Self-directed care affords consumers receiving Medicaid home- and community-based services (HCBS), or their representatives, the right to manage their services based on their needs and preferences. Medicaid self-directed care offers consumers employer and/or budget authority over their care. Employer authority allows consumers to hire, manage, and fire the individuals who provide their HCBS services; and budget authority allows consumers to decide how their HCBS funding or budget amount is spent for a given year.
What are the benefits of this system? To answer that, it’s first important to note that the goal of the self-directed care movement is to allow consumers to have as much control over their care as possible and to allow consumers to live independently in integrated community settings. When it comes down to it, self-directed care is more about consumer rights than anything else.
From a budget standpoint, self-directed care should be cost-neutral – spending by consumers should be the same as under the traditional agency model. However, studies investigating whether this is true are conflicting. Some states have seen a decrease in spending by imposing a discount on the dollar amount of services when they are self-directed, while other states have seen an increase in spending because consumers are more likely to get the services they are entitled to receive (see The Case for Medicaid Self-Direction: A White Paper on Research, Practice, and Policy Opportunities).
What does the self-directed care landscape look like? We recently did a scan of self-directed care programs in every state in 2016, and found that all states offer at least one program that allows consumers to self-direct care. And there are a number of program options that states use to offer self-directed care. They can submit a personal care state plan amendment that allows for self-direction; they can add a provision to their 1915(c) or 1115 demonstration waiver; and they can implement a 1915(i) state plan option, a 1915(j) state plan option, or a 1915(k) state plan option (For more on these options see What Are The Medicaid State Plan Options For Developing Home- & Community-Based Service Programs? An OPEN MINDS Market Intelligence Report and Why Do States Need Home- & Community-Based Services Waivers?).
Each of these options varies in its specific rules, including populations that can self-direct care and the services that can be self-directed. Each state can use more than one option to provide self-directed care to consumers – here are the options they are using:
- 46 states have at least one 1915(c) waiver that allows self-direction – it’s by far the most popular way to allow consumers to self-direct care. In total, there are 168 waivers that allow self-direction, the majority of which serve the intellectual/developmental disability and autism populations.
- Nine states use 1115 demonstration waivers to offer self-directed care. These waivers are most often used by states that have managed long-term services and supports (MLTSS).
- Four states have a 1915(i) state plan option, at least six states have a 1915(j) state plan option, and five states have a 1915(k) state plan option that allows consumers to self-direct care.
- Two states (Alaska and Nevada), only have a state plan amendment that allows consumers to self-direct personal care services.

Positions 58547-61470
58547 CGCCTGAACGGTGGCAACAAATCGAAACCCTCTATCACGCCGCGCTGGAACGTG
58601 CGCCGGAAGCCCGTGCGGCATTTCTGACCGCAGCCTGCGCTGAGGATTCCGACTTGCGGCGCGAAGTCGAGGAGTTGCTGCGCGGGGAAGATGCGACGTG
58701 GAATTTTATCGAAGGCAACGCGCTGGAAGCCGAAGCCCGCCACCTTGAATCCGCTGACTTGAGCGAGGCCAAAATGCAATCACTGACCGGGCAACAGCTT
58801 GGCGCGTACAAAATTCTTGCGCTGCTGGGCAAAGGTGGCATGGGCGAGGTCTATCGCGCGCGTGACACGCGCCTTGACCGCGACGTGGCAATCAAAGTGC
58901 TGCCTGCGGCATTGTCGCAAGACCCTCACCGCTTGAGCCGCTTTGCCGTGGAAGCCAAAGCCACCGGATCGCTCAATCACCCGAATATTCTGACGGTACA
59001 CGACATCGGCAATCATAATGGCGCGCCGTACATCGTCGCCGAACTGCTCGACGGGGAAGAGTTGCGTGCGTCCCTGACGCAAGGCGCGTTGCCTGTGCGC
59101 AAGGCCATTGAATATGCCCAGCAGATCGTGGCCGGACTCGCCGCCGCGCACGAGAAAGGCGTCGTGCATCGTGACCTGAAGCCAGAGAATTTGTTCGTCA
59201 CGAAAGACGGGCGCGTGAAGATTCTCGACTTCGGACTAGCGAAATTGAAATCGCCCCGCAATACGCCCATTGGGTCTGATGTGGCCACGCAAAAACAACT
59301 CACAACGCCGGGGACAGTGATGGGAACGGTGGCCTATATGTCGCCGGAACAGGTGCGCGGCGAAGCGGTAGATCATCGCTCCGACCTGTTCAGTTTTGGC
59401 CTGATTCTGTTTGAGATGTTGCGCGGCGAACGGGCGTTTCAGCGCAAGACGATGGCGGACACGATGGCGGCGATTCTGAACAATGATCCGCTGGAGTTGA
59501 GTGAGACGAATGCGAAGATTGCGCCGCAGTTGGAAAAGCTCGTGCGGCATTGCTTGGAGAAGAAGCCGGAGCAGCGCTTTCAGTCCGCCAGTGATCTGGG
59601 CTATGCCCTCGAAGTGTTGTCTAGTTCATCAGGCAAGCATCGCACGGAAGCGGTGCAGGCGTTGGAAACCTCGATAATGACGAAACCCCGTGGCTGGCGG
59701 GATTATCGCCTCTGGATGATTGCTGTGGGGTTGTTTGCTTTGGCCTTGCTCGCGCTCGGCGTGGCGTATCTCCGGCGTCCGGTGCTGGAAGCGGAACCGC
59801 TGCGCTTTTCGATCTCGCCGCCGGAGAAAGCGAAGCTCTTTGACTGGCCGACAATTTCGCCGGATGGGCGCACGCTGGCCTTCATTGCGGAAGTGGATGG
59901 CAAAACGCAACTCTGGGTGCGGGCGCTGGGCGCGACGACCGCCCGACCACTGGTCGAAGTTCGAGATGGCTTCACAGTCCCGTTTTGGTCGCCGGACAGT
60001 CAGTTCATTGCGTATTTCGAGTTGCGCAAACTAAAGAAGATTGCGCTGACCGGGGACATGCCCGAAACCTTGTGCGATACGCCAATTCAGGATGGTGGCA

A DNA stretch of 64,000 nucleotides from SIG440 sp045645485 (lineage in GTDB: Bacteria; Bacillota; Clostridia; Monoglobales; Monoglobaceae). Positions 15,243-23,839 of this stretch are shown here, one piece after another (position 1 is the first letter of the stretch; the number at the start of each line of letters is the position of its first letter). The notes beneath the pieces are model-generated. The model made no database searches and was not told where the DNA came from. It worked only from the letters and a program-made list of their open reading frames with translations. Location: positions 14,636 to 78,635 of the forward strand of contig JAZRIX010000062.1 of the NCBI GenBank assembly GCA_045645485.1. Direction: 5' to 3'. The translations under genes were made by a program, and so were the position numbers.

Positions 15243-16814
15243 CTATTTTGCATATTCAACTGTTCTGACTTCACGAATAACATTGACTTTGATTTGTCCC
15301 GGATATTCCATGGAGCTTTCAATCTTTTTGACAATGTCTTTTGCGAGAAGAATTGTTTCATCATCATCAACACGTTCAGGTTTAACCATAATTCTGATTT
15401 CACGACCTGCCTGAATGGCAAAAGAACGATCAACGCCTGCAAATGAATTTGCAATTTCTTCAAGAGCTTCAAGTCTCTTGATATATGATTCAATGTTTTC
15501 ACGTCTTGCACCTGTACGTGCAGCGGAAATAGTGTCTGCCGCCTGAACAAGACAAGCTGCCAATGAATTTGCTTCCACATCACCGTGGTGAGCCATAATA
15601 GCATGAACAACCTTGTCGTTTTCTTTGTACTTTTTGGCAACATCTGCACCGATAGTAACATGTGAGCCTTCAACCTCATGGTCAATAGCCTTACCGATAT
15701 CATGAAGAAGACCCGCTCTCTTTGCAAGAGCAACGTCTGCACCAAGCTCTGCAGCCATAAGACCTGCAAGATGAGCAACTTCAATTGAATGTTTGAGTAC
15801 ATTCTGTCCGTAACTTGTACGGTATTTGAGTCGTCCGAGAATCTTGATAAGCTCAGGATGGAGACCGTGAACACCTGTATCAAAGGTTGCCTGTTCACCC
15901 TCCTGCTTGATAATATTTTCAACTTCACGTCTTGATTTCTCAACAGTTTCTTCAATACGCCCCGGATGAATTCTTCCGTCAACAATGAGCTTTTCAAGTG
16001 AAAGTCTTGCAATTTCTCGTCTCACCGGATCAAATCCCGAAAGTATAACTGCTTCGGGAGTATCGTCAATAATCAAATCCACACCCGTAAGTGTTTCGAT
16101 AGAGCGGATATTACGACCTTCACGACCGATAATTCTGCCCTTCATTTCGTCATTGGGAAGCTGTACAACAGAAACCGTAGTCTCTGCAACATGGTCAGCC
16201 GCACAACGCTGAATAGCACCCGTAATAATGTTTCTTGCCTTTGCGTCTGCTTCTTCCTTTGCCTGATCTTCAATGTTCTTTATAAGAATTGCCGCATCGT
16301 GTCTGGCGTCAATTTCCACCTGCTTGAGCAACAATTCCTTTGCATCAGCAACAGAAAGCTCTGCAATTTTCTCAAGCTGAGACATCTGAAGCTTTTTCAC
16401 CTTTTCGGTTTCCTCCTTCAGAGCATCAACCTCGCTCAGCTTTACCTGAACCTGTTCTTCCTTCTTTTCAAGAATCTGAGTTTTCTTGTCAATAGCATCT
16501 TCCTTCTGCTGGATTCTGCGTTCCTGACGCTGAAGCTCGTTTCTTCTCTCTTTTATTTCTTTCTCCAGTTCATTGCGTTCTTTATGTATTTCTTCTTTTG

A variety of factors are converging that will continue to make self-directed care a big part of the Medicaid system – first, the continued preference for community-based treatment settings (see Medicaid HCBS Is Driving A New I/DD Service Delivery Paradigm). Second, an evolution in our thinking about the role of the consumer means that payers and provider organizations are looking for new ways to engage and enable consumers as part of the care team (see Is Consumer Engagement A Habit At Your Organization? and Less Consumer Education Demands More Consumer Engagement). In our current market, consumers are empowered to participate in their own recovery and expect to be active participants in making decisions about their care. This means provider organizations need to tailor their service offerings to individual consumer needs, provide more service options, work to more actively engage consumers in their care decisions, and develop partnerships with other community-based organizations to deliver the services and social supports that consumers need and want. In the future, expect that we’ll continue to see self-directed care play a large role in how home- and community-based services are delivered.
For more on state authorities to self-direct care be sure to check out: What Is Self-Directed Care & How Does It Affect The Delivery Of HCBS?: An OPEN MINDS Market Intelligence Report. The report includes information on:
- Outline of the principles states must follow to implement a participant directed care program and definitions of the different components of self-directed care
- Explanations of the authorities states can use to implement a self-directed care program
- A state-by-state list of the 1915(c) waivers that offer self-directed care programs, plus information on the populations served
- A state-by-state list of the 1915(i) state plan options that offer self-directed care programs
- A state-by-state list of the 1915(j) state plan options that offer self-directed care programs
- A state-by-state list of the 1915(k) state plan options that offer self-directed care programs
And stay tuned for when we discuss the complexities of providing self-directed care through managed LTSS programs.